I’ve seen the future of large-scale financial transactions, and it’s not the future anymore—it’s the now. Distributed ledger technology (DLT) turns the concept of counterparties in transactions on its head and spins it right out of the room.
Historically, a transaction required a trusted third party to validate the fund’s transfer. If you wrote your broker a check for a trade, the broker trusted that your financial institution could provide the funds; the bank was the counterparty in the transaction. DLT removes the counterparty from the equation, creating a peer-to-peer contract. Distributed ledger technology also removes banking fees since there’s no third party involved, so that’s a lesser win (but a win just the same).
Distributed Ledger Technology, Explained
For my purposes, distributed ledger technology (DLT) is a new way to manage transactions across different currencies, time zones, and other factors that have always made trading such an operational mess. With a distributed ledger and set cryptocurrency, the transactions and record-keeping are peer-to-peer, either in the individual or corporate sense, without that third-party intermediary to oversee the process. Before I get too deep into DLT, let’s review the blockchain concept. It’s still new and evolving enough that many investors don’t have a great grasp of the concept. I’m not worried about the technology; that’s for bigger brains than mine to explore.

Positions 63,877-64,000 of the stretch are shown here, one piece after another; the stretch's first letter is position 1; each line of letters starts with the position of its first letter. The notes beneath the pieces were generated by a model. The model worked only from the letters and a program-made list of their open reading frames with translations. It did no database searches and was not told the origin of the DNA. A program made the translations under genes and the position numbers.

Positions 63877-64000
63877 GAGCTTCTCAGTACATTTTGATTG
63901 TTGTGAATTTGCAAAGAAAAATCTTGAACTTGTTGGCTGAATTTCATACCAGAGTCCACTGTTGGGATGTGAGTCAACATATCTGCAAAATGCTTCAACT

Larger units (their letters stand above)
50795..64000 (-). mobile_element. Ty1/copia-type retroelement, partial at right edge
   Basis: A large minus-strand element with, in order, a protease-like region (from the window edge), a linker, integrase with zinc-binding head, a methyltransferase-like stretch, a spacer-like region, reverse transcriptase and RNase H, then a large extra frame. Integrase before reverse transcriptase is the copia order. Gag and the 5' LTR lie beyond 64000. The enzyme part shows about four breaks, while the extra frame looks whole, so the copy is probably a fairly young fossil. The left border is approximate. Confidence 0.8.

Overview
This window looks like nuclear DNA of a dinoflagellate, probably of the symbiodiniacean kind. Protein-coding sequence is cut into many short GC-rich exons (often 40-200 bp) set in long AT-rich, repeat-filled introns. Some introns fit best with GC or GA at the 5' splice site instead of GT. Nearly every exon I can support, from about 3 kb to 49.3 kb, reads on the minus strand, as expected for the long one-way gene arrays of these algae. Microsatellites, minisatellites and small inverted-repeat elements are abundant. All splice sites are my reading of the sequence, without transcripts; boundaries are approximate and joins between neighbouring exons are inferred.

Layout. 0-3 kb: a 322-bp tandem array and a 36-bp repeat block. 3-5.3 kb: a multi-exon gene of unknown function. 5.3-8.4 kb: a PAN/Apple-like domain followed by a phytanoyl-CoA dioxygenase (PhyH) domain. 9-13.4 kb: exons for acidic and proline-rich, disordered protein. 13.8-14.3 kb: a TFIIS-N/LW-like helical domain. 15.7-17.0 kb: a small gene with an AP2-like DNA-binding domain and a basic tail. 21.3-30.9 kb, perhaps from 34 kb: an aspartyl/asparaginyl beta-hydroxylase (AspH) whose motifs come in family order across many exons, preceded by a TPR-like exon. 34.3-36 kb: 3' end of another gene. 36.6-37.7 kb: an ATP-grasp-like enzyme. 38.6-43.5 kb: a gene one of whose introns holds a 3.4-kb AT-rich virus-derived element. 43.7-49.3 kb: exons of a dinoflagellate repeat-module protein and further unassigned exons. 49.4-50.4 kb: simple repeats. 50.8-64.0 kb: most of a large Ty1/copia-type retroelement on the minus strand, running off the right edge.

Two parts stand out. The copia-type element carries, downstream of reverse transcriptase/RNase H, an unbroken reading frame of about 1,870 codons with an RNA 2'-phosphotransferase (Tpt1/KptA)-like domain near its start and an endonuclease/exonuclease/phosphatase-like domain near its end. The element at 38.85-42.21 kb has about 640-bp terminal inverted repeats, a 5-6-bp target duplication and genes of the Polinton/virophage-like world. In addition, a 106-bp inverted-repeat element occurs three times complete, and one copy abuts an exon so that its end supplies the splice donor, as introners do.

A blockchain is a unique data storage and transmission unit—a block—that holds each data package in its own space—the block. The blocks link to each other in a sequential chain. The math geniuses that developed and run blockchain use quantum-level math, cryptography, and algorithms to record and synchronize the data in the network chain in an “immutable” manner. It becomes something that people can’t change unless all the other blocks in the chain agree to the changes. Immutability is what makes blockchain so cool—it’s damn near impossible to break the chain.
A Bit About Ledgers
There are two types of ledgers in blockchain: shared and distributed. I’m focusing on distributed ledgers because this isn’t about the technology, per se; it’s about what the technology does. Distributed ledgers are decentralized databases around the globe that are all on a singular shared network. It’s like the cloud to the nth degree, except that all the servers, or nodes in this case, stay synchronized.
A general ledger, if you recall Accounting 101, is how a company records its financial information—debits, credit, and account balances. Back when clerks kept books on paper, this centralized process was the only game in town.
Automating ledgers is a really great idea. Leaving the number-crunching to computers does bring an extra layer of validity to a company’s books. The problem is that centralized systems are easy to break into (think First American Financial, LinkedIn (twice), Experian, Target, Equifax… and these are just the ones that were publicized) since there is one single point of failure for the whole thing to collapse.
The Start of Distributed Ledgers
Centralized ledgers were still the only game until the concept of blockchain was happened upon by a couple of mathematicians (mathletes are truly superheroes) back in the days of Atari in 1991. But it idled on the back burner until 2008, when an anonymous developer, or two, or ten (working under the name Satoshi Nakamoto) published a white paper introducing the concept of a blockchain as a public ledger for trading in cryptocurrencies. A few years later, Nakamoto spun off from solely currencies, seeing the potential for using public distributed ledger technology for interbank transactions: Blockchain 2.0, or distributed ledger technology.